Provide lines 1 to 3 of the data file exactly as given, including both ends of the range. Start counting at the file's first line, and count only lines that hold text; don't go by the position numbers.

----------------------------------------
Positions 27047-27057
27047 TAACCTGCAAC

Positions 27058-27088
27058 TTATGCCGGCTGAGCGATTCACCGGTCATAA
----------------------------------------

Positions 27047-27057
27047 TAACCTGCAAC

Positions 27058-27088